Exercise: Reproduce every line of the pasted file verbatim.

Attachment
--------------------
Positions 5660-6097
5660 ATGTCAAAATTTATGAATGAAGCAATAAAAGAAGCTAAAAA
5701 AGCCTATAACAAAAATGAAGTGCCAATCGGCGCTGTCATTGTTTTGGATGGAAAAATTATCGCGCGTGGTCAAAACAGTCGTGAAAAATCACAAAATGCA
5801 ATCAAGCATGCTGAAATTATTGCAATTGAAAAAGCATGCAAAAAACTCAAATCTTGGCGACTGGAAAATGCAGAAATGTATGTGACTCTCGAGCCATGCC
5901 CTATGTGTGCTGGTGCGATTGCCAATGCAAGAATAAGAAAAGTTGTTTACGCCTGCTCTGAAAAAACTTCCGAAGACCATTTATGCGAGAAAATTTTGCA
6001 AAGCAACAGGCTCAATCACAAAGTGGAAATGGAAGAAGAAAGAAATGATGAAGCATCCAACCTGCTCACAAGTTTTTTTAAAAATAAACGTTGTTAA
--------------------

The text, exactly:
Positions 5660-6097
5660 ATGTCAAAATTTATGAATGAAGCAATAAAAGAAGCTAAAAA
5701 AGCCTATAACAAAAATGAAGTGCCAATCGGCGCTGTCATTGTTTTGGATGGAAAAATTATCGCGCGTGGTCAAAACAGTCGTGAAAAATCACAAAATGCA
5801 ATCAAGCATGCTGAAATTATTGCAATTGAAAAAGCATGCAAAAAACTCAAATCTTGGCGACTGGAAAATGCAGAAATGTATGTGACTCTCGAGCCATGCC
5901 CTATGTGTGCTGGTGCGATTGCCAATGCAAGAATAAGAAAAGTTGTTTACGCCTGCTCTGAAAAAACTTCCGAAGACCATTTATGCGAGAAAATTTTGCA
6001 AAGCAACAGGCTCAATCACAAAGTGGAAATGGAAGAAGAAAGAAATGATGAAGCATCCAACCTGCTCACAAGTTTTTTTAAAAATAAACGTTGTTAA